“Pictures at an Exhibition” lives up to its title, in some cases more vividly than the Victor Hartmann sketch that inspired it.
Yeah, programmaticism (is that a word?) became very pervasive in the 19th century; it is an interesting exercise to play pieces with programs for people twice: Once before and once after they know the title, and observe their reactions to the "meaning" of the work.
The French Impressionists, though harmonic revolutionaries, retained the notion that a title should tell listeners something about what’s going on in the piece. You can’t hear “Le Gibet” (“The Gallows”), the central movement of Ravel’s
“Gaspard de la Nuit,” without conjuring the bleak image of a hanged man, slowly swinging as the sun sets and a bell tolls, and Debussy
was a master of evocative work names.
Would we understand that "La Mer" was about the sea without the aid of the title? That is, I think, the essence of the problem.
For a time names became either mathematical or self-consciously blank: “Octagon,”
Translations unnecessary, but point taken.
But every now and then composers cottoned on to what 19th-century publishers knew: that titles sell. In 1960 the Polish composer Krzysztof Penderecki wrote an intense, thoroughly abstract work for 52 strings, which he unsentimentally called “8’37.” ” It wasn’t until he had heard the work performed that he came up with the title by which it is known today, “Threnody to the Victims of Hiroshima.”
Ah, again, herein lies the rub. Clearly a timing and an ode give the listener different ideas about what the piece they're about to hear...means.
When Mr. Penderecki
told me this, over lunch about a decade ago, I was stunned. I had always heard the work, with its searing, dissonant string clusters, as a cry of anguish, a composer’s contemplation of the devastation unleashed by the atomic bomb. But when I asked Mr. Penderecki how the title came to him, he first said, “I don’t know,” and then looked down at his paella.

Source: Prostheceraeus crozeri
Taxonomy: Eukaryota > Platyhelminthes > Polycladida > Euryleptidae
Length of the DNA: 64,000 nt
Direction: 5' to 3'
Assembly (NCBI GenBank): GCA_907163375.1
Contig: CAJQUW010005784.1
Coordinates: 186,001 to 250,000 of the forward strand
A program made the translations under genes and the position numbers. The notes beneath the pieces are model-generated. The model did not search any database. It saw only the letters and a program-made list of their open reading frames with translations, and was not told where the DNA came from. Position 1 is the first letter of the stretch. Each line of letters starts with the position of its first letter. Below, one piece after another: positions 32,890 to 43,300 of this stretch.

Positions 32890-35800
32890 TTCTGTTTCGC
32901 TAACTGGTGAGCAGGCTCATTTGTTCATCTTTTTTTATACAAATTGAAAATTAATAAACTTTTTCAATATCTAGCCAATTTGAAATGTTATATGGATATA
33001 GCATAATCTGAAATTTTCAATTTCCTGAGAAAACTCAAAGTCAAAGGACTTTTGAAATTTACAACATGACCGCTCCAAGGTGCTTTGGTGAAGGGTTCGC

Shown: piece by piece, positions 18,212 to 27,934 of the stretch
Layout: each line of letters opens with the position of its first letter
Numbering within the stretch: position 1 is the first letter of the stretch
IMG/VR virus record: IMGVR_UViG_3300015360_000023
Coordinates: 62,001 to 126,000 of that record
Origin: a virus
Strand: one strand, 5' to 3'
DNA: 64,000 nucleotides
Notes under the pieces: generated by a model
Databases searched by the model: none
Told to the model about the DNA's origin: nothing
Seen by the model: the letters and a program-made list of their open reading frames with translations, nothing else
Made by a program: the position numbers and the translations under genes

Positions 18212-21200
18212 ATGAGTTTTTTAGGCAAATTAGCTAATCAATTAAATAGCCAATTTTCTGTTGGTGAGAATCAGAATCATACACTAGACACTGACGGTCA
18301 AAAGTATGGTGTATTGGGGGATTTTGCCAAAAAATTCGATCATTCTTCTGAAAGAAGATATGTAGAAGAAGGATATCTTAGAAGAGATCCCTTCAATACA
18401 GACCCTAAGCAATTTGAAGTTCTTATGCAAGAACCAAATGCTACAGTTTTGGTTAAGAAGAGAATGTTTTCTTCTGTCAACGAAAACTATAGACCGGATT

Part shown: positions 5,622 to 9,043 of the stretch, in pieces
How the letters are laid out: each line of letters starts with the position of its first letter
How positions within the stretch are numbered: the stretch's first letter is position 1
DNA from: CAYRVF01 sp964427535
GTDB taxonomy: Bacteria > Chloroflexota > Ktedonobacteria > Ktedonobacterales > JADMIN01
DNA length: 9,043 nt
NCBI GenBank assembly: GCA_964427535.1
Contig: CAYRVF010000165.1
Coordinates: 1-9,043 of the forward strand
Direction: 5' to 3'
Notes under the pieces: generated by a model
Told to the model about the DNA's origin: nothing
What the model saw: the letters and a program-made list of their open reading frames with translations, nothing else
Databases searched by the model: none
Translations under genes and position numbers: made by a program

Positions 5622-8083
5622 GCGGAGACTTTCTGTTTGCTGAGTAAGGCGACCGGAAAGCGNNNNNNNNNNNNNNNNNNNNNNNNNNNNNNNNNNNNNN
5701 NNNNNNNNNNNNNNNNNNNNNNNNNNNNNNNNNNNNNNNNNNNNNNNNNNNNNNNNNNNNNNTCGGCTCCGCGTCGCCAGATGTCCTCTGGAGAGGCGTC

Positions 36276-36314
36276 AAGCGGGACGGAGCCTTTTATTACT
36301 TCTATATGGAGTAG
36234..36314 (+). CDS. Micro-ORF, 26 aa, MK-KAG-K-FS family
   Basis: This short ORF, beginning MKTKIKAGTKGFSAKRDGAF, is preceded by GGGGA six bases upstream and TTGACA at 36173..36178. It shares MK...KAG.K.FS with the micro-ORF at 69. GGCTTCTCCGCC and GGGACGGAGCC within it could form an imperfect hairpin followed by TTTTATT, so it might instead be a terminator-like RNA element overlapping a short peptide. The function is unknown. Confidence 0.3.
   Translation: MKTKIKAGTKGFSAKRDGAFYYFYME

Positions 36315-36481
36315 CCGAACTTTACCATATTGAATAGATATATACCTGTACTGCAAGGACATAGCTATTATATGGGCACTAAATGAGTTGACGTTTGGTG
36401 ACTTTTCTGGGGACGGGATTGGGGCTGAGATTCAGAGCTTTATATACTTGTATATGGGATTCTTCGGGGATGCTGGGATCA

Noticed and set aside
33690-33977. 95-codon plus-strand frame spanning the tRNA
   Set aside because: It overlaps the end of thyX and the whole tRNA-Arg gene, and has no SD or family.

Good anecdote. Paging Mr Derrida, again.
“I was surrounded by propaganda against the American bomb,” he said after a moment’s silence. “Living at that time, you know. I did it. And because of the dedication to Hiroshima, certainly, people found this interesting. Because I have other pieces for strings that are not so well known.”
Did the music "mean" something before he wrote it than after he changes its name?
That the title was an opportunistic afterthought, not an indication of Mr. Penderecki’s feelings while writing the work, apparently doesn’t matter.
Two summers ago, when John Harbison’s “Abu Ghraib” had its premiere at Tanglewood, Mr. Harbison presided over a panel discussion about political works and cited the Penderecki as a predecessor. When I caught up with him during the intermission and told him about my conversation with Mr. Penderecki, Mr. Harbison said he had heard that too. Yet he still regarded “Threnody to the Victims of Hiroshima” as Exhibit A in a discussion of politically inspired works.
That is illogical, Mr Harbison.
Younger composers are often more whimsical with their titles. Michael Torke seemingly mined a Crayola box for the titles of his most famous works and forestalled critical argument: Who is to say that “Ecstatic Orange” doesn’t sound like that?
Me. I do.
Caleb Burhans keeps a list of lines from films, television shows and advertisements, as well as random overheard phrases that catch his ear, pinned to the wall over his composing desk and has drawn titles like “Iceman Stole the Sun” and “You Could Hear It Touch the Viking” from it.
I actually like the Dada/Postmodern aspect of pointless piece names; it fingers the very issue of musical meaning being hashed out here.
Then there’s my favorite: David Lang’s “Eating Living Monkeys,” a title that the music, thankfully, does not live up to.
How could it?
But as amusing or provocative as titles can be, they inevitably create expectations. And those expectations enlist the listener as a participant in the performance. It’s hard not to do some mental gymnastics to square the titles with the music.In theory a title ups the stakes by proposing an image that the composer must match with fresh, surprising music that avoids any clichés the title may suggest. So applying a title frivolously is cheating. If composers are going to bother with titles at all, they might as well be as serious about them as Schumann and Ravel were.
Interesting issue. Good piece, and food for thought.